Ghetto Fabulous

And yes, clearly Tom Zé is goofing on the very idea of genre here. But that's not all he's doing. This is in one sense as compulsively idiosyncratic a record as he's ever made. He's got more money than ever to play around with the quirky homemade instruments he's been concocting since the '70s—the businorio, or car-horn organ, which threads a plaintive honking through the pro-Hendrix, anti-imperialist maracapoeira "Jimi Renda-se/Moeda Falsa"; the enceroscópio, made of floor waxers, which lends its teeth-rattling burr to the otherwise pacific lilt of "Desafio"; the hertZé, a sampler Tom Zé claims to have independently invented in 1978, which here dizzyingly slices, dices, and whipsaws a snatch of playground laughter in and out of the cool, furious undergroove of "O PIB da PIB (Prostituir)," a howl at Brazil's rampant child-prostitution industry. Additionally he has included a companion CD containing the raw, unmixed tracks that compose the songs on the mother disc, the stated intent being that a thousand home-remixed versions bloom, but the impression being that Tom Zé added the thing at the last minute just in case the record wasn't quite odd enough to distinguish it from Celine Dion's latest.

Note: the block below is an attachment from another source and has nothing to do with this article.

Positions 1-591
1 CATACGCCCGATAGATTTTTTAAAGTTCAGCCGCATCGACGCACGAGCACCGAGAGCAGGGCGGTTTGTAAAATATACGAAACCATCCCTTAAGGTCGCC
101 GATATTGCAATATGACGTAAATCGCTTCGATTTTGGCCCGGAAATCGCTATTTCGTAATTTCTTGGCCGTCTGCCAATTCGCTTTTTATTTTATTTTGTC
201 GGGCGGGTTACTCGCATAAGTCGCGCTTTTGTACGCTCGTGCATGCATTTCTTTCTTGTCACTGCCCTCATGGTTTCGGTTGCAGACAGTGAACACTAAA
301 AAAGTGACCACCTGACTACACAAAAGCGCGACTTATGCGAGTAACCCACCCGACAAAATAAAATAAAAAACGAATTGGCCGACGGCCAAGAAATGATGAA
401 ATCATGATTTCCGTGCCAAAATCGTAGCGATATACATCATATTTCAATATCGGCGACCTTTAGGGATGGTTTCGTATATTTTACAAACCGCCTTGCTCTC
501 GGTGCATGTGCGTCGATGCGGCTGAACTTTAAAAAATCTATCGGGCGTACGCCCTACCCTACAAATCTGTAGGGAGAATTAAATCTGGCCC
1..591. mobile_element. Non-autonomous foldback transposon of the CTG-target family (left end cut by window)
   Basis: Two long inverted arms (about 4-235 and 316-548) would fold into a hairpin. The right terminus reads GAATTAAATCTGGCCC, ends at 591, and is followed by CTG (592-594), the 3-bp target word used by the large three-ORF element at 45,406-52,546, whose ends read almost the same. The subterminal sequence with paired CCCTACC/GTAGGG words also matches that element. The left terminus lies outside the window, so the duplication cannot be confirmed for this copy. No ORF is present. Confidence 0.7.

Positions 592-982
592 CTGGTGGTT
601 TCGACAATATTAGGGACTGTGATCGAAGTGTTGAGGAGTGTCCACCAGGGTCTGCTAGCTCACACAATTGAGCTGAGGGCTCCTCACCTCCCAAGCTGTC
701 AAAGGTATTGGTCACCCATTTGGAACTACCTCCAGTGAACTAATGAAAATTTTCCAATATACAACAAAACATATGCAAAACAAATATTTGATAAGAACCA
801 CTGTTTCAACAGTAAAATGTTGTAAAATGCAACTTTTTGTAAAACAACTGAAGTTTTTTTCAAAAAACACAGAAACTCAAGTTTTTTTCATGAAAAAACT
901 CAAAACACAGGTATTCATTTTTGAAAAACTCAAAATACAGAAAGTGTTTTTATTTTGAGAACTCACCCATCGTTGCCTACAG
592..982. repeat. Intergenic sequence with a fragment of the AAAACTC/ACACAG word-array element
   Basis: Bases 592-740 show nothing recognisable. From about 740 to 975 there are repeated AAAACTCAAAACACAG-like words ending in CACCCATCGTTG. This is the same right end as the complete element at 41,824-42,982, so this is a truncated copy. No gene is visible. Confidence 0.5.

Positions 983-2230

Available for weddings and bar mitzvahs
photo: Eric Johnson
Available for weddings and bar mitzvahs


Tom Zé
Jogos de Armar
Trama import

All the same, we've heard this record before. Put Jogos de Amar on shuffle with just about any other Tom Zé CD (except maybe the over-Byrne-ished Fabrication Defect) and you'll be hard-pressed to know where one begins and the other ends. Certain trademark features recur with tic-like persistence: the clockwork riffing of the mandolin, the ominous low fuzzy guitar figure stomping around beneath it, the female chorus playing call and response with Tom Zé's hangdog but doggedly tuneful voice. The effect isn't samey, though, nor does the cause seem to be creative exhaustion. On the contrary, it's as if the man's inspiration derived entirely from the obsessive project of defining a genre all his own, its conventions partly borrowed from the hegemonic samba über-genre but wholly transformed into the boundaries of a genre he can share with no one. Post-rockers take note: It's a lonely job. Nor is it necessarily the case that someone has to do it. But if you think you've got the stomach to follow in Tom Zé's footsteps, knock yourself out. We could use more music as unlikely as his, and he could use the company.

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